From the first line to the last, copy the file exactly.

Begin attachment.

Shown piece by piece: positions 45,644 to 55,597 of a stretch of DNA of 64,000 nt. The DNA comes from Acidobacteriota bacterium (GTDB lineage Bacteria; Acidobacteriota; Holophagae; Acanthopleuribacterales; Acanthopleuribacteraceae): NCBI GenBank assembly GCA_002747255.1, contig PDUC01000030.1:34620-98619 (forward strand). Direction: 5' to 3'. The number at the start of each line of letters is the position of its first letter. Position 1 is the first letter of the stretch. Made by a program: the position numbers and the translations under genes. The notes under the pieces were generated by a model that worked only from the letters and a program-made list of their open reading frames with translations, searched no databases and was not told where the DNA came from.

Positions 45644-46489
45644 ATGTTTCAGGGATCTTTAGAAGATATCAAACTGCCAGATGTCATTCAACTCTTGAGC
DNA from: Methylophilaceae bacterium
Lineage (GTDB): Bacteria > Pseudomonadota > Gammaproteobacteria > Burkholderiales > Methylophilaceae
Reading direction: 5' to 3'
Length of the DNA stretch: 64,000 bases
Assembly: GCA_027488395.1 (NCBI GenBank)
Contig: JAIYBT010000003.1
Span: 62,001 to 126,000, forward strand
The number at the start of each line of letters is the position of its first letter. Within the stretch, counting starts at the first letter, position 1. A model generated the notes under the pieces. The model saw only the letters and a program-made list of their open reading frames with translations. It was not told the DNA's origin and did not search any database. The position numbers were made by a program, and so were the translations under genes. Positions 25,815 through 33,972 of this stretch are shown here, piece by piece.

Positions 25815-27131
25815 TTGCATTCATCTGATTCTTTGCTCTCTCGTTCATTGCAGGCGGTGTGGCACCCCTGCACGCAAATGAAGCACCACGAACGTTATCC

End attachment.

Shown piece by piece: positions 45,644 to 55,597 of a stretch of DNA of 64,000 nt. The DNA comes from Acidobacteriota bacterium (GTDB lineage Bacteria; Acidobacteriota; Holophagae; Acanthopleuribacterales; Acanthopleuribacteraceae): NCBI GenBank assembly GCA_002747255.1, contig PDUC01000030.1:34620-98619 (forward strand). Direction: 5' to 3'. The number at the start of each line of letters is the position of its first letter. Position 1 is the first letter of the stretch. Made by a program: the position numbers and the translations under genes. The notes under the pieces were generated by a model that worked only from the letters and a program-made list of their open reading frames with translations, searched no databases and was not told where the DNA came from.

Positions 45644-46489
45644 ATGTTTCAGGGATCTTTAGAAGATATCAAACTGCCAGATGTCATTCAACTCTTGAGC
DNA from: Methylophilaceae bacterium
Lineage (GTDB): Bacteria > Pseudomonadota > Gammaproteobacteria > Burkholderiales > Methylophilaceae
Reading direction: 5' to 3'
Length of the DNA stretch: 64,000 bases
Assembly: GCA_027488395.1 (NCBI GenBank)
Contig: JAIYBT010000003.1
Span: 62,001 to 126,000, forward strand
The number at the start of each line of letters is the position of its first letter. Within the stretch, counting starts at the first letter, position 1. A model generated the notes under the pieces. The model saw only the letters and a program-made list of their open reading frames with translations. It was not told the DNA's origin and did not search any database. The position numbers were made by a program, and so were the translations under genes. Positions 25,815 through 33,972 of this stretch are shown here, piece by piece.

Positions 25815-27131
25815 TTGCATTCATCTGATTCTTTGCTCTCTCGTTCATTGCAGGCGGTGTGGCACCCCTGCACGCAAATGAAGCACCACGAACGTTATCC